More cases of rabies in animals were reported in Maryland last year than in any other state. But, as was the case in Virginia and the District of Columbia, the number of cases was smaller than reported in 1984, and health officials said the rabies epidemic, which began its march through the region in 1981, is on its way out.
Rabies, an almost invariably fatal disease that can be transmitted to humans by animal saliva, was confirmed in 760 Maryland animals last year, compared with 1,100 the previous year. In Virginia, 179 cases were reported last year, compared with 208 cases in 1984, and the number of cases reported in the District dropped to eight from 10 in 1984.
The state with the second highest number of reported cases was Texas, with 585, while 566 cases were confirmed in California.
Health officials noted that the actual number of cases is believed to be many times higher than those reported because most rabid animals die unseen in the wild.
"The numbers are going down, but it's still very prevalent," said Viola Lewis, a spokeswoman for the Maryland state health department. Most of the cases -- 672 -- involved raccoons, and few involved domestic animals, she said. But with rabies confirmed in 11 cats and one dog, she said, "We're still emphasizing the need for the vaccination of pets."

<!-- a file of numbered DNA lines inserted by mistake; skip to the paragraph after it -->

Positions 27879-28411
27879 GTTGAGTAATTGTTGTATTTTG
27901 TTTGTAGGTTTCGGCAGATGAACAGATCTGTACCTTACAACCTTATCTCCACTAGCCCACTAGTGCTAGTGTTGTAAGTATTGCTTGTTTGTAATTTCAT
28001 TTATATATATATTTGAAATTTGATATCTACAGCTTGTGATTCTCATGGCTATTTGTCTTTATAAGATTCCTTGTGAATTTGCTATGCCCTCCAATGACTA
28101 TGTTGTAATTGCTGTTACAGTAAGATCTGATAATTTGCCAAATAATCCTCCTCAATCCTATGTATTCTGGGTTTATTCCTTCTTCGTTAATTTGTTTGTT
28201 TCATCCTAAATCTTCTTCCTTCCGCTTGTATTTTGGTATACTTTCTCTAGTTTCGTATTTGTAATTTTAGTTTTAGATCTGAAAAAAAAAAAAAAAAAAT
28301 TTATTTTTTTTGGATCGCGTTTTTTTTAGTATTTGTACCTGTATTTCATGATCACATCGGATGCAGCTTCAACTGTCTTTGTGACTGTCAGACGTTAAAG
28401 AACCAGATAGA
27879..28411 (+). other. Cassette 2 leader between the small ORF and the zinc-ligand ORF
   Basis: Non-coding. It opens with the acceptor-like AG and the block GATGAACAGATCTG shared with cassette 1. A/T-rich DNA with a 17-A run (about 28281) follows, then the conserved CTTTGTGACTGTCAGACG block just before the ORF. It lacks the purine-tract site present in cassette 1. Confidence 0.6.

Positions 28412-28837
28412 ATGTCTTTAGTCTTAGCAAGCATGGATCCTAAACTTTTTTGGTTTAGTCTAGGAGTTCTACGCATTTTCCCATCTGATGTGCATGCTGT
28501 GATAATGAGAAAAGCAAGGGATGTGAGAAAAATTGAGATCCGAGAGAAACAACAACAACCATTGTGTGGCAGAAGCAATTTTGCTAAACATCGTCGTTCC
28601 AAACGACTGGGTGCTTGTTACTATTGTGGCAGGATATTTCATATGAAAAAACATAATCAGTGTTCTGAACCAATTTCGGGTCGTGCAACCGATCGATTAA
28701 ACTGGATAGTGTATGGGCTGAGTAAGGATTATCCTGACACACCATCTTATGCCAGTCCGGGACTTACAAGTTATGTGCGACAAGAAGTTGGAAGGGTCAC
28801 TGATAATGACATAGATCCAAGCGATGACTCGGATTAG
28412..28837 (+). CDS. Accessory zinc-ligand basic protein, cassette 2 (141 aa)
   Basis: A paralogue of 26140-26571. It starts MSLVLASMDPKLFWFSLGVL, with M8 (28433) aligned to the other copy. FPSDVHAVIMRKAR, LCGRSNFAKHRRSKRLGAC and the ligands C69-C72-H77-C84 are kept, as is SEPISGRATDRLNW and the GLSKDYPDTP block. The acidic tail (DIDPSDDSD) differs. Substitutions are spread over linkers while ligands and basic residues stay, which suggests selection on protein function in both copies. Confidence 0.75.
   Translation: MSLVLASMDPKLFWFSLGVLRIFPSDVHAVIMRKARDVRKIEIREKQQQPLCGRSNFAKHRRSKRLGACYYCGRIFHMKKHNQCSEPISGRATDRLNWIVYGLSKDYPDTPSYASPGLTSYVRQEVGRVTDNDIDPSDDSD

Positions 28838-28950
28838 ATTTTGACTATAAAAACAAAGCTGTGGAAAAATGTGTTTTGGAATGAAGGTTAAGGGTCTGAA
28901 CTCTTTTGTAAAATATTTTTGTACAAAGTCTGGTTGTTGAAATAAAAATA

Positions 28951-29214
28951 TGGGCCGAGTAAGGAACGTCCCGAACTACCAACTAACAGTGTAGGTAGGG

In one case last year, authorities launched a search for an unidentified woman believed to have been bitten by a rabid cat in Frederick, Md. The woman, believed to be from New Jersey, was never found, and the search was eventually called off. No case of rabies in humans has been reported in Maryland since 1976.
Of eight cases reported in the District of Columbia last year, one involved a cat and the rest were raccoons. "We've been very lucky," said Tina Harper of the city's animal health division. "We've really seen it move out of the District. It would seem that so many of the raccoons died during the rabies outbreak that their population is way down."
Like other health officials, she stressed the importance of standing clear of wild animals and inoculating domestic pets.